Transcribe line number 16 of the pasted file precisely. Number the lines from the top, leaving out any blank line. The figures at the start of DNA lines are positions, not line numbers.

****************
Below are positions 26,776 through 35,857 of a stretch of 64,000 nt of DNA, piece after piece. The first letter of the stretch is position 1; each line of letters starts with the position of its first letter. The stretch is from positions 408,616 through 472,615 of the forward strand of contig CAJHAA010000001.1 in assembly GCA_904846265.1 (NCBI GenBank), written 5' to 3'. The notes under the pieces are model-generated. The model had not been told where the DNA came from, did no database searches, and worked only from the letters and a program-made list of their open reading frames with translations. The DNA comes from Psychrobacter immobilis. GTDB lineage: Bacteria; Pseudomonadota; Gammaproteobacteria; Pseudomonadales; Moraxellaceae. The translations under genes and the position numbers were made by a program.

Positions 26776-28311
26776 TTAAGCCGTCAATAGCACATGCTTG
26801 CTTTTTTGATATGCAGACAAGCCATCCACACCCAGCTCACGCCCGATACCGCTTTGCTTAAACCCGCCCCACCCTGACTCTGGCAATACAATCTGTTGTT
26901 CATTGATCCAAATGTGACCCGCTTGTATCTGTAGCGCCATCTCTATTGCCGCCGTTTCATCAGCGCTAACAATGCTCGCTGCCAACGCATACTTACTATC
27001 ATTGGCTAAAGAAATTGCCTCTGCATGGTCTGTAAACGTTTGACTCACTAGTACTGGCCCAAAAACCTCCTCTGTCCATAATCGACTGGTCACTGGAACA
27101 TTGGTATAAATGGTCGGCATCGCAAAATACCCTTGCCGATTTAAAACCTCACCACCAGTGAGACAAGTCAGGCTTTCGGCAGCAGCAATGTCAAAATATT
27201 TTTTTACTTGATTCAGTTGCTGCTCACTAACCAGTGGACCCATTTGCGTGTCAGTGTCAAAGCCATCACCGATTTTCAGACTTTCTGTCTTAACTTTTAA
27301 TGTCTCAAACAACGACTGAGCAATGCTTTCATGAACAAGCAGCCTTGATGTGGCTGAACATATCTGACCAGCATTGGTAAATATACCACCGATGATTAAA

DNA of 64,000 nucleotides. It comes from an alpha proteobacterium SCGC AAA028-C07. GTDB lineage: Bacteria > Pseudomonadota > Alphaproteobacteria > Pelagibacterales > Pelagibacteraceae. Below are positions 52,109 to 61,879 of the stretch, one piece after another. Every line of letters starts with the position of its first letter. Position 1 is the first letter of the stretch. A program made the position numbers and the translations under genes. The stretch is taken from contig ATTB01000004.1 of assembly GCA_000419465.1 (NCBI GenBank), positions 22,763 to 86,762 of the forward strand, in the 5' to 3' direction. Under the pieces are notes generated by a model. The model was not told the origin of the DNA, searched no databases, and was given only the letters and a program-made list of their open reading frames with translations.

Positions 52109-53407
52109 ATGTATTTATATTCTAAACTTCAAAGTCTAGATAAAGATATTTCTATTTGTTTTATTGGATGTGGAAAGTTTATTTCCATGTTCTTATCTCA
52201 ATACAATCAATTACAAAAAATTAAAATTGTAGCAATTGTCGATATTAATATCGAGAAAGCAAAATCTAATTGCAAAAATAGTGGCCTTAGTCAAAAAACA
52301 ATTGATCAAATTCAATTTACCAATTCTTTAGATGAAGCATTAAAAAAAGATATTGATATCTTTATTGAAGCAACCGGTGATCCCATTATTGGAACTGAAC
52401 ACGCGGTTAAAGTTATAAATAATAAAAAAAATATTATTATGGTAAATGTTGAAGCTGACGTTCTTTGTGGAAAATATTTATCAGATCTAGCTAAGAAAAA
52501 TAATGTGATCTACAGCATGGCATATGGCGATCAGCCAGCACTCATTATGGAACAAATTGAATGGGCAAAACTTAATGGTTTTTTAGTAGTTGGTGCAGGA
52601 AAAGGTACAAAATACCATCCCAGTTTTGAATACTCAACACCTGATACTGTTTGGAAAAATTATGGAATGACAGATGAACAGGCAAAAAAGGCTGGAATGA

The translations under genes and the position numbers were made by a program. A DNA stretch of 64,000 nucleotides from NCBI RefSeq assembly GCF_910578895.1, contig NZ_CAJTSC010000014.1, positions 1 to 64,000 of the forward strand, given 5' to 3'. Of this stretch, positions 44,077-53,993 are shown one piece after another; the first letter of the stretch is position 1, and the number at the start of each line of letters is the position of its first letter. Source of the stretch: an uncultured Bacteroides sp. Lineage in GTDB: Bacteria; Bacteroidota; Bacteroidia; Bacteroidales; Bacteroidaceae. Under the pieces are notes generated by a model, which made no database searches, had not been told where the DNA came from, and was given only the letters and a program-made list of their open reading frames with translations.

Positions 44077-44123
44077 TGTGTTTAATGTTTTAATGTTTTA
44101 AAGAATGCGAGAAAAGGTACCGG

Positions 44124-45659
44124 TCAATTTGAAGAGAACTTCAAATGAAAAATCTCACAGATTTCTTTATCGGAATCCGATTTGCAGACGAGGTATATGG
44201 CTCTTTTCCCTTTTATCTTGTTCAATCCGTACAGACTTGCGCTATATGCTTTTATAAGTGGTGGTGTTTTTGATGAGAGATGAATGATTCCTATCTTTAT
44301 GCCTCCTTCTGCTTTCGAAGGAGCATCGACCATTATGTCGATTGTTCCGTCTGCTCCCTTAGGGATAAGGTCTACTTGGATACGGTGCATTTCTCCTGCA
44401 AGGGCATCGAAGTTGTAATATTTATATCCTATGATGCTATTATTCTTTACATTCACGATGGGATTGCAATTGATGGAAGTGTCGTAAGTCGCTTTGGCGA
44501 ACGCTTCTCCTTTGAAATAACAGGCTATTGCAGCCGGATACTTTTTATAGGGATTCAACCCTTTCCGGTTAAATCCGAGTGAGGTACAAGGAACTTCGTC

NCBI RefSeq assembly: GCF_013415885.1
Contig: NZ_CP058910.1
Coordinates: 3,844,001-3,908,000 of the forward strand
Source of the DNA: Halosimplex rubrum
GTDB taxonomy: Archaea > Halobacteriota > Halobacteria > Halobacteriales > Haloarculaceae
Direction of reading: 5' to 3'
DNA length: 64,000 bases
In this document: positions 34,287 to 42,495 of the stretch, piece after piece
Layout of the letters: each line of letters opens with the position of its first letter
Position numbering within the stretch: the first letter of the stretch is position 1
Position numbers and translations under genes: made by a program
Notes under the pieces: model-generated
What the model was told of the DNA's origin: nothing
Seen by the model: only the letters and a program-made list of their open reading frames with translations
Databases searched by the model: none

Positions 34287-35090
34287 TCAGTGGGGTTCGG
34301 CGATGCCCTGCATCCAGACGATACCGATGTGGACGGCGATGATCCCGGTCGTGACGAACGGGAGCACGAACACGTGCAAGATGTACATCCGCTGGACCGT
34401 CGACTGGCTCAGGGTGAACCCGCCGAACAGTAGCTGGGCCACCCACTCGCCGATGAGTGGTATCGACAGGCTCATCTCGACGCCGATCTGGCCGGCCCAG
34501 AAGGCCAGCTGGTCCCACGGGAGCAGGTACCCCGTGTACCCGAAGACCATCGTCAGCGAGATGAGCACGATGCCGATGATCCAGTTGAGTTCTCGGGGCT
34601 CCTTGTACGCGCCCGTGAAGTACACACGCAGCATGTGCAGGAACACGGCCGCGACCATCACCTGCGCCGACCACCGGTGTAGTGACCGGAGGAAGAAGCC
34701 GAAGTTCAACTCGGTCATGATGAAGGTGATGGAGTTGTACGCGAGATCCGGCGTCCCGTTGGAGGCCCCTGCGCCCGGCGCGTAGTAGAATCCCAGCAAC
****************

52501 TAATGTGATCTACAGCATGGCATATGGCGATCAGCCAGCACTCATTATGGAACAAATTGAATGGGCAAAACTTAATGGTTTTTTAGTAGTTGGTGCAGGA